game with a nice theme and pretty bits. Angela beat me handily in this game,
but I can't say I was terribly engaged - a bit too abstract for me. Not a game
I plan to add to my collection.


(Copper Pot Company)

This is a beautiful two-player card game - the theme revolves around wizards
trying to accumulate ingredients for spells. There is a memory component to
the game, as each player is trying to consolidate on a few sets of ingredients
- players in general are rewarded for collecting multiple instances of a
particular ingredient and penalized for getting only one of a specific type.
The catch is the players are not permitted to inspect their stack of collected
ingredients, so it is important to memorize what has been collected. There is
a small degree of player interaction - there are certain cards that can force
the top card of the opponent's ingredient deck to be discarded. I finally
managed to win a game against Angela - this game played very quickly, and I
enjoyed the mechanic and loved the theme and artwork. I'll definitely play
this again and may consider adding it to my collection.


Angela wanted to try this older game by Alan Moon - in fact, she was given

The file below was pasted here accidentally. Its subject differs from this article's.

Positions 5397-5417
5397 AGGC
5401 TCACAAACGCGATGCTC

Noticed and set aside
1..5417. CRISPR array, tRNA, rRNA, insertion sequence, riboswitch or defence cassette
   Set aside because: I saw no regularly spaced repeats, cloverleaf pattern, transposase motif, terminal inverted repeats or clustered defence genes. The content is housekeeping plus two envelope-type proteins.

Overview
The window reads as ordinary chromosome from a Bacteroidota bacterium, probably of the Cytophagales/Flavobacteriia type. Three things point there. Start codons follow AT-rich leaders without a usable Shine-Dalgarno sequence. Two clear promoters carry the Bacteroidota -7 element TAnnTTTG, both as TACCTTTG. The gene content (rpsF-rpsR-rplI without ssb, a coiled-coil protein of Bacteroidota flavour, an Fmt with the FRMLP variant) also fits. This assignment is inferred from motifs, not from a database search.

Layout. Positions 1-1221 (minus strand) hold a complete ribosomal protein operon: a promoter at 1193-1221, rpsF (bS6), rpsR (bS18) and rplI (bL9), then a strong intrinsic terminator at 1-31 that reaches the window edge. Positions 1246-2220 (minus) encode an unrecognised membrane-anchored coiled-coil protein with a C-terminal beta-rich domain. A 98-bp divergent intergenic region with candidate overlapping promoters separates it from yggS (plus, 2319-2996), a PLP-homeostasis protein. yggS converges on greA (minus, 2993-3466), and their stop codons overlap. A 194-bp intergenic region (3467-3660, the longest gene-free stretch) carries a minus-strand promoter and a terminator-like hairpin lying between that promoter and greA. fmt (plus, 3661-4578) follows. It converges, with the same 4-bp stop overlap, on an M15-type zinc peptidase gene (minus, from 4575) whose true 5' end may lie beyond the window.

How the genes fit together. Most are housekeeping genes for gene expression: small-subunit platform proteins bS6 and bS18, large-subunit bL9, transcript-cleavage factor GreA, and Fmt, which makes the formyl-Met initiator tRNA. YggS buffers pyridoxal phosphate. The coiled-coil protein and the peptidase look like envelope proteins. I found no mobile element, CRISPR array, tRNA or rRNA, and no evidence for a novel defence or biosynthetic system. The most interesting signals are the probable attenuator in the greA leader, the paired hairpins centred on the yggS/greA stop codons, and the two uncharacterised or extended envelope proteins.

this by Alan Moon himself at the recent Gathering of Friends. Mush is
essentially a roll-and-move racing game set in the theme of dogsled racing in
Alaska. I'm not a huge fan of racing games, and the mechanic felt very cliched
- players can decide to rest or move (or even press their dogs after they've
moved). The harder players push their dogs, the slower they will ultimately
go. I won this again, but we were both eager to get it over with. Nice theme,
but not my cup of tea.

Puerto Rico

It was pretty late (12:15am or so) by this time, and I was preparing to go
when I mentioned how much I liked Puerto Rico. I've only played about 4 times,
but I like the game enough that I'm sure I could play at least daily (I really
need to start playing on BSW - my handle is
CaptainCaveman in case you care). Angela offered to play me using the two-
player variant where each player plays two separate boards. I'm still trying
to grasp some of the strategic subtleties of this game, but I had a blast
losing to Angela (she claims to have logged over 300 BSW games last year).